i have never had to reboot my iPad 3 unless it was doing a system upgrade (like from iOS 5 to iOS 6, that was it) it stays on, in standby constantly, never has problems. never slows down, never crashes. apps run and close as i choose. never once do i get 'sorry, this app has stopped unexpectedly' or 'this app isn't responding do you want to close it?' (that last one is so annoying, it's as if Android is just that impatient, and reminds me of the dreaded Clippy from Office 97)

    the lag is not really anything other than an annoyance. it makes the device feel like it's 10 years old. even though Jelly Bean seems to have fixed that, there are so few transitions in Android, and it just feels secondhand. it does not have the level of professional transitions in/out of apps as iOS does. it feels cheap.

    there are many things missing in Android i wish were standard or at least doable without third party apps. the most important being badge notifications on the app icon. currently my notification bar is so cluttered with individual icons for the same thing on Android and it looks messy, and if not, i have to open each app one by one to check if anything is new. i really liked having the badge notifications. say the number '3' on Yahoo! Mail indicating three new emails, or '45' on my Facebook icon, or '5' on Play Store alerting me to five new upgrades available. it was convenient, nice and saved me time. now, i have to use three different apps, one plugin, one widget and even then it's not perfect. i have to refresh the launcher for the badges to either update or show, thus defeating their purpose, or i get them for one app but not the rest. this kind of thing should be standard. there is just no true implementation that works for Android and this always makes me go back to my iPad....a shame really.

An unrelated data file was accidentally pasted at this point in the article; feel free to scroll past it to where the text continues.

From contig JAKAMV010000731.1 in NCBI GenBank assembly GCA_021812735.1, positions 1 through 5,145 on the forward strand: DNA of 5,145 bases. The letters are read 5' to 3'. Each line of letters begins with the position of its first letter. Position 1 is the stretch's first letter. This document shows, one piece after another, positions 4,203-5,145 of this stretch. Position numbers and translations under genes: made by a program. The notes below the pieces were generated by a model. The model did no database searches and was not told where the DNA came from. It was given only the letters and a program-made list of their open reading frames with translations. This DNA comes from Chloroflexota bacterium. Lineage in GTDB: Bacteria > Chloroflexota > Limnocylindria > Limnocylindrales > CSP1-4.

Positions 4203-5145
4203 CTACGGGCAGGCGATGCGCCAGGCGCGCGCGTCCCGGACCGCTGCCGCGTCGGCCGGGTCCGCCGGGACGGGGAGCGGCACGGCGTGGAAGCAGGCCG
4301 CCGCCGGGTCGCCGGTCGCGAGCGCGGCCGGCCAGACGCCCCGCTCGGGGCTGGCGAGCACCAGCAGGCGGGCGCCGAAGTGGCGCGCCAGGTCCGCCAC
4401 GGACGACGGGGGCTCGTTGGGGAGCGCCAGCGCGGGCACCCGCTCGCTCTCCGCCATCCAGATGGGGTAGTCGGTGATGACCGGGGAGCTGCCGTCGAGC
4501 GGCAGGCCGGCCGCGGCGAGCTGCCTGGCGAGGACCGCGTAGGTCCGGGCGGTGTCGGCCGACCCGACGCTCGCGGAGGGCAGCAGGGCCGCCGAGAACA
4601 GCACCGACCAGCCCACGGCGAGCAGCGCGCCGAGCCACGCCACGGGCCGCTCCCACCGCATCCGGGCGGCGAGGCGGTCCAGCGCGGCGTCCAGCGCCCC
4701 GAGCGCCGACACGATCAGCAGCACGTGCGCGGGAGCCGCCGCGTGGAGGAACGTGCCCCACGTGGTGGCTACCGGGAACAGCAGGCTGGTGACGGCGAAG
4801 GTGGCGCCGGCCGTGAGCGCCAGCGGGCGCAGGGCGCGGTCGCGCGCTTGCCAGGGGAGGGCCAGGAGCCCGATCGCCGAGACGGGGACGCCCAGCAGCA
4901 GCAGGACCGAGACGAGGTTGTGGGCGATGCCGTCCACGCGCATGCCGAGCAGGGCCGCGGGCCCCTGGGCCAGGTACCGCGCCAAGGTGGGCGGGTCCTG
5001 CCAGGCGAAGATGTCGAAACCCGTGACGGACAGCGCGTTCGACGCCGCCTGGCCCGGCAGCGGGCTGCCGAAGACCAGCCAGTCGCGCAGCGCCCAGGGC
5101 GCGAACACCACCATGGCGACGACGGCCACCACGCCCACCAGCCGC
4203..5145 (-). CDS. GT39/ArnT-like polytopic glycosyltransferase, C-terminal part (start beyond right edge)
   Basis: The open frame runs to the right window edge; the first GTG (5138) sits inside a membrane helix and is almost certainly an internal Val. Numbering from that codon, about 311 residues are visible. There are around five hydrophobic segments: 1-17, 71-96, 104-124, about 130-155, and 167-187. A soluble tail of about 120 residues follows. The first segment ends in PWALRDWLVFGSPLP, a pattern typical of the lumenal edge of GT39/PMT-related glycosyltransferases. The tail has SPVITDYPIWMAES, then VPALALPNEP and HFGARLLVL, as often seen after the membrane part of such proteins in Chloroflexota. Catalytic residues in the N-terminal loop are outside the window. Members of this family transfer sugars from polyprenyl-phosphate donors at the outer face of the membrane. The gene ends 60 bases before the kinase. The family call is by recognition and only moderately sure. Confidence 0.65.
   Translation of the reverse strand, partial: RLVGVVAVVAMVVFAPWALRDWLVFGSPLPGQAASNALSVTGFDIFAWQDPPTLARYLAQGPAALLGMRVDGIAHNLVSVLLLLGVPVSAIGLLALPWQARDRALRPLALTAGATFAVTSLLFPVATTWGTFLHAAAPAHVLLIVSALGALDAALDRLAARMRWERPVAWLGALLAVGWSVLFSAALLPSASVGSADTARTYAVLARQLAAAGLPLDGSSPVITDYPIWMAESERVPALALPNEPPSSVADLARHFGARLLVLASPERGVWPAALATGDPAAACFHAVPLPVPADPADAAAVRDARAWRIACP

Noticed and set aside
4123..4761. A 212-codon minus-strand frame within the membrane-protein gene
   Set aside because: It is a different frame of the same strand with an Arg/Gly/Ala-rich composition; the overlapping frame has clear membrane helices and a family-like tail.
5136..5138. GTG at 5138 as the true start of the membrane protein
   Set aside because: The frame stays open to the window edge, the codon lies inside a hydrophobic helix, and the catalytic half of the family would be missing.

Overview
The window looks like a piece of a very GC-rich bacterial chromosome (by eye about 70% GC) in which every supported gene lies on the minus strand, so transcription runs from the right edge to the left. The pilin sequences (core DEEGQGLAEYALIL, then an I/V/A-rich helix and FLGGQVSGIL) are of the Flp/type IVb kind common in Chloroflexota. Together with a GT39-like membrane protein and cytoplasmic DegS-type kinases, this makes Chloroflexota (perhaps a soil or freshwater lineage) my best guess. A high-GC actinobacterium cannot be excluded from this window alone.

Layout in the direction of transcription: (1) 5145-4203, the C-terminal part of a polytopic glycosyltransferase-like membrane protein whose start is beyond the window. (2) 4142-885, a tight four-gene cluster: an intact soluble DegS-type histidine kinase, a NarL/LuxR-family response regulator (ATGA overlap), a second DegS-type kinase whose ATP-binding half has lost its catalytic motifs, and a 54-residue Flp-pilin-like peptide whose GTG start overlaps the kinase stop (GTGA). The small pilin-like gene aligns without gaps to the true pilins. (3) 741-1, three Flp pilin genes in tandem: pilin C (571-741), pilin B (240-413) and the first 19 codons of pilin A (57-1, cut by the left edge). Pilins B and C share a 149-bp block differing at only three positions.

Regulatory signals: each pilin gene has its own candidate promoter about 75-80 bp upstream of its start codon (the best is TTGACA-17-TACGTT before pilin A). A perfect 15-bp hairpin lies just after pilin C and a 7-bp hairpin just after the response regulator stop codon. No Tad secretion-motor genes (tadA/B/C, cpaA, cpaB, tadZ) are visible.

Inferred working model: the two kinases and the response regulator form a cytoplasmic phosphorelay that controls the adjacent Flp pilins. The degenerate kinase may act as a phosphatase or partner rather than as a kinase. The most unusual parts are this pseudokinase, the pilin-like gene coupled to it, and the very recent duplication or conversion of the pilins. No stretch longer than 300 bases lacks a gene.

worse is the need to reboot Android almost daily. today my phone literally froze in my hand after unlocking the screen. nothing was running! then it crashed and rebooted itself while downloading from Google Play. iOS NEVER does this! you never have to reboot iOS at least not from my experience. Android is a great system but seems like a toy. playing with it, messing around with widgets, etc. but it feels unpolished, thrown together, and is largely unstable. there is no need to tell me this app crashed or that this app is too slow--it doesn't help me fix anything and offers no real solution other than annoying me.

    Android needs triple the hardware to achieve what iOS does with far less. for example, to get the same performance out of an iPad 3 on Android you need something pricey, such as the $499 Nexus 10 (that is the same price as an iPad 3 so who's overpriced? Apple or Android?) and in addition there is no Retina screen, i see pixels! secondly, it takes a quad core, and twice the RAM. on my iPad 3, it only has a dual-core 1GHz CPU and maybe two gigs of RAM. tell me is the A5 chip really that powerful or does iOS just handle things better?